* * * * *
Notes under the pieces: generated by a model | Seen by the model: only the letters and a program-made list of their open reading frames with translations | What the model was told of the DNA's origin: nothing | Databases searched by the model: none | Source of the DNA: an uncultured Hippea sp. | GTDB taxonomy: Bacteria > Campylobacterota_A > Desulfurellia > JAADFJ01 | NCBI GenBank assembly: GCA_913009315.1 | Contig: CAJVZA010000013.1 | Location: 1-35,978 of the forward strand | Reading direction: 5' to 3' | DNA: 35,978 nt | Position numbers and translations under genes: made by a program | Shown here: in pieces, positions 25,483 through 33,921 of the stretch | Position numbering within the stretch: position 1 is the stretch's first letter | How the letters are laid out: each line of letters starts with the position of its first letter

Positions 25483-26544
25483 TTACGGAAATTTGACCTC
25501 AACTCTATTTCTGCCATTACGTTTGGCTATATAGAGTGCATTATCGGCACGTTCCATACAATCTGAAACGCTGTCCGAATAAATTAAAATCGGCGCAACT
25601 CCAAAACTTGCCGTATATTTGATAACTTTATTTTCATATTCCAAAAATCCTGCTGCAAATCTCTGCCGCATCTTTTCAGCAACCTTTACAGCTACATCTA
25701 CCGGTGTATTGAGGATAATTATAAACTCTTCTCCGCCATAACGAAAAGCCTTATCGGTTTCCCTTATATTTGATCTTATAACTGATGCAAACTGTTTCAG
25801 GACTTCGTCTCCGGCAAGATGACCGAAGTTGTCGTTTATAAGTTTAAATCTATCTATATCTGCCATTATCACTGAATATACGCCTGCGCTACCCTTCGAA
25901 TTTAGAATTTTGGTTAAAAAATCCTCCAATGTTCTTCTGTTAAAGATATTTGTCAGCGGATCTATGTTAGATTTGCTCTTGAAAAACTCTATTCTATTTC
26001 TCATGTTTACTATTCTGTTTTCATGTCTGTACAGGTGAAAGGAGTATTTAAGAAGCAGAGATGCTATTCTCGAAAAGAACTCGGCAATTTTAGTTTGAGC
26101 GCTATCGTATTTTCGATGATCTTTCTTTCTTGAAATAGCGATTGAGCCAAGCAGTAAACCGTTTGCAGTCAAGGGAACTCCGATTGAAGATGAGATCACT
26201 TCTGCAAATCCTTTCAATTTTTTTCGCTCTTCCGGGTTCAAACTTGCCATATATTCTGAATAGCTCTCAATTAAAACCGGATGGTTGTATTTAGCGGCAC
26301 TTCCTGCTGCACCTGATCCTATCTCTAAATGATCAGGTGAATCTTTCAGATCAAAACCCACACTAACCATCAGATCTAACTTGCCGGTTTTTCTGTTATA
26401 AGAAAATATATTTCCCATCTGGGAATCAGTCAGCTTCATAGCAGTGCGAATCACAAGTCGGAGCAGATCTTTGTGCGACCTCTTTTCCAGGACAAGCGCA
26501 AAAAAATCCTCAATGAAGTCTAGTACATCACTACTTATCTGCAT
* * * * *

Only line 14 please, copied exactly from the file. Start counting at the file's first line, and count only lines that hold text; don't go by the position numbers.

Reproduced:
26501 AAAAAATCCTCAATGAAGTCTAGTACATCACTACTTATCTGCAT